Schola Antiqua of Chicago is a professional vocal ensemble dedicated to the study and performance of medieval plainchant and early polyphonic music before the year 1500. Hailed as a “guiding light in early music” (Peoria Star Journal), Schola Antiqua takes pride in providing the highest standards of research, performance, and education involving many underserved repertories in the western musical canon. Founded in 2000 under the artistic leadership of Professor Calvin M. Bower from the University of Notre Dame, the organization has received invitations to perform from the Indianapolis Early Music Festival, Chicago’s Newberry Library, the Chicago Cultural Center, the University of Chicago, the University of Notre Dame, the American Guild of Organists, and numerous churches across the Midwest. In 2006-2007, Schola Antiqua was Artist-in-Residence at the University of Chicago. The ensemble is currently the Artist-in-Residence of the Lumen Christi Institute.
The Schola has recorded the CD accompanying Theodore Karp’s Introduction to the Post-Tridentine Mass Proper, 1590-1890 (American Institute of Musicology, 2005) and in 2009 released its first independent CD, Long Joy, Brief Languor, which contains the only known recording of the Missa Quem malignus spiritus, one of the earliest “cyclic” masses known in Western music. Fanfare Magazine has called this recording “essential” for the serious collector of English polyphonic music.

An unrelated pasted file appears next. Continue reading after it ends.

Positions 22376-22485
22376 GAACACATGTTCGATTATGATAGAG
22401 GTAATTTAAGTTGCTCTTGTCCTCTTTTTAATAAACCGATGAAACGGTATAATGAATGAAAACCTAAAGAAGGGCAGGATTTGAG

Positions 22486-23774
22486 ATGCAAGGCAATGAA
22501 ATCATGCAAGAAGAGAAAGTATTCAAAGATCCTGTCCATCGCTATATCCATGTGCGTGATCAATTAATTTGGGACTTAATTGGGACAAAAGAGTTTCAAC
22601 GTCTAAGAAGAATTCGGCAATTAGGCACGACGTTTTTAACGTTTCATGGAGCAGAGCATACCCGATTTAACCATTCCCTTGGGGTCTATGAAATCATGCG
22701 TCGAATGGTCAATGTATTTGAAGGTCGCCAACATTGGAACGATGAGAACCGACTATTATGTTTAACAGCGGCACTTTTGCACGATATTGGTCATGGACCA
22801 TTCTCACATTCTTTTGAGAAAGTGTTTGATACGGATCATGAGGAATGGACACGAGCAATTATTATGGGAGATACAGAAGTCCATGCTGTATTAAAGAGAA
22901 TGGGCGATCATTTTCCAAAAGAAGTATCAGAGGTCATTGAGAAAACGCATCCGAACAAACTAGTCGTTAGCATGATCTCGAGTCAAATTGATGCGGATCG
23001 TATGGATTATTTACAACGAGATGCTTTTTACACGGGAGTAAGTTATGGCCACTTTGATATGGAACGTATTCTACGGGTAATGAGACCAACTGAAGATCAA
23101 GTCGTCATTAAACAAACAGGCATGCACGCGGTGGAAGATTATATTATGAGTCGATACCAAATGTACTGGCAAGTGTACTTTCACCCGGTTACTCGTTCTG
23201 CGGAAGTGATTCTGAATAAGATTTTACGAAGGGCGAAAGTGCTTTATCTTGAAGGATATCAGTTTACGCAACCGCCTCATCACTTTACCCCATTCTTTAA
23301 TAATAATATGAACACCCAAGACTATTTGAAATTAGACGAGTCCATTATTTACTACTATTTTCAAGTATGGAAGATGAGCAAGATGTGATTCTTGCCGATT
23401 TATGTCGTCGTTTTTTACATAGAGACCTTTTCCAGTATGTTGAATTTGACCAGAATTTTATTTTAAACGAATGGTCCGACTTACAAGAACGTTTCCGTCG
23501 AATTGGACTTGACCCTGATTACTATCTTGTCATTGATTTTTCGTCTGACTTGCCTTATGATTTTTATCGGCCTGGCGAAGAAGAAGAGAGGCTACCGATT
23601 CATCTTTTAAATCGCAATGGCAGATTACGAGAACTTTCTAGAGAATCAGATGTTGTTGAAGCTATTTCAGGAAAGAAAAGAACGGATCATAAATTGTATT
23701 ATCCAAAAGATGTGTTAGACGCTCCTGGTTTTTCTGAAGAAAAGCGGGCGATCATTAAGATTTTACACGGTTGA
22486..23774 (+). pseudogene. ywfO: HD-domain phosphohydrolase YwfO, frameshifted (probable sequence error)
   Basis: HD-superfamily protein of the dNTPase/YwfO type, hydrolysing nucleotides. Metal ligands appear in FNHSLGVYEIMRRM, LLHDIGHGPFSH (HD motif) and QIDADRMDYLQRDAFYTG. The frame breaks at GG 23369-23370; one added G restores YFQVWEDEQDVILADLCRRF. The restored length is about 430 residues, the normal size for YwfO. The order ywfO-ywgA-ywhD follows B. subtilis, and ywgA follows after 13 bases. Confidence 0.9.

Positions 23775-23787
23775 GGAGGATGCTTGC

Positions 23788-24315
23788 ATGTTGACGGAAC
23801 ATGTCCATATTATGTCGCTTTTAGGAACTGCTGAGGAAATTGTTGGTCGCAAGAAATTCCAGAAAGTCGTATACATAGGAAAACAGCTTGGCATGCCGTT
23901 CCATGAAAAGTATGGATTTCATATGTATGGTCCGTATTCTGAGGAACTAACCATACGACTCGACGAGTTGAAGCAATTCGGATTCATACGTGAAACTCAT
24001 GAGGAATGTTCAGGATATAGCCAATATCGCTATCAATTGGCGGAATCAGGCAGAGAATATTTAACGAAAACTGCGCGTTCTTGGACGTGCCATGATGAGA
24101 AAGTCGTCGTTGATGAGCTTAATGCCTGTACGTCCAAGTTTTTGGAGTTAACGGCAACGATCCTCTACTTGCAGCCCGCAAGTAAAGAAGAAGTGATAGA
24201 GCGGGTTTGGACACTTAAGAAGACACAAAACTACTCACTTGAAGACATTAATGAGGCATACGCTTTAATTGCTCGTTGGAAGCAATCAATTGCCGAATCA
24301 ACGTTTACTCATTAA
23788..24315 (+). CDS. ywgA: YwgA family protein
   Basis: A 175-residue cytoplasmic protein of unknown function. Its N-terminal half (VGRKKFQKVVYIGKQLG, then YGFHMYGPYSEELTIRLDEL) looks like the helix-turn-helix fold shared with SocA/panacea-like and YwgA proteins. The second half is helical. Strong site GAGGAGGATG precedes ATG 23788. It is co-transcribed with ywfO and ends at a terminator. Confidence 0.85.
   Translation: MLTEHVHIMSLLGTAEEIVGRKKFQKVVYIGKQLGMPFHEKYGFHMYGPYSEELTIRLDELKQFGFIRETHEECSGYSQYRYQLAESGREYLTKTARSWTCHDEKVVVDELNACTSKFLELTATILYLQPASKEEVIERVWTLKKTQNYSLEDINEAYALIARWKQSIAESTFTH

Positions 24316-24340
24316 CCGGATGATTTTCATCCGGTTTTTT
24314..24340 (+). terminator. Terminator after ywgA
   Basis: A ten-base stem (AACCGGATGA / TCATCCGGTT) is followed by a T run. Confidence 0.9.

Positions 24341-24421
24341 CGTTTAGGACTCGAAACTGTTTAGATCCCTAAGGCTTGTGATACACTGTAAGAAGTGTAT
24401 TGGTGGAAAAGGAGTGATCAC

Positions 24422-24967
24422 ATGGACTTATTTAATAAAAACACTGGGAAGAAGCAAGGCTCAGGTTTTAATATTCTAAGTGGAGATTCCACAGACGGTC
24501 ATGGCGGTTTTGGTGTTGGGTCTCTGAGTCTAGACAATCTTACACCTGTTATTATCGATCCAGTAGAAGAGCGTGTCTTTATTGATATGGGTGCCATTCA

Michael Alan Anderson is the second Artistic Director of Schola Antiqua of Chicago, succeeding Calvin M. Bower in 2008. Anderson is a founding member of the ensemble and currently serves on the musicology faculty of the Eastman School of Music at the University of Rochester, where he specializes in medieval and Renaissance music. Anderson received a Ph.D. in the History and Theory of Music at the University of Chicago in 2008. Awards include the Alvin H. Johnson American Musicological Society 50 Dissertation-Year Fellowship, the Grace Frank Grant (Medieval Academy of America), the Whiting Foundation Fellowship (University of Chicago), and several travel and research grants. He has published articles in journals such as Early Music History, Plainsong and Medieval Music, and Studi musicali and was named a finalist in the Early Music Scholars Competition, presented by the Chalice Consort (San Francisco). He is also a member of the editorial board for the American Choral Review, a semiannual journal of Chorus America.
As a conductor, Anderson served as Assistant Director of the Rockefeller Memorial Chapel Choir from 2001-2005. He was the student director of the all-male University of Notre Dame Glee Club and has appeared with the ensemble as a guest director in recent years. As a church musician, he has conducted children’s choirs in Chicago and South Bend, Indiana. Besides his appearances with Schola Antiqua of Chicago, Anderson has performed with the Chicago Symphony Chorus under the batons of Daniel Barenboim, Pierre Boulez, Krzysztof Penderecki, Zubin Mehta, Christoph Eschenbach, Mstislav Rostropovich, and others in venues from Orchestra Hall and the Ravinia Festival in Chicago to Carnegie Hall and the Berlin Philharmonie. In addition to numerous engagements as a professional church musician in Chicago, he has received invitations to sing with the Mormon Tabernacle Choir, as well as the professional chamber ensembles Voices (Rochester, NY) and Seraphic Fire (Miami, FL).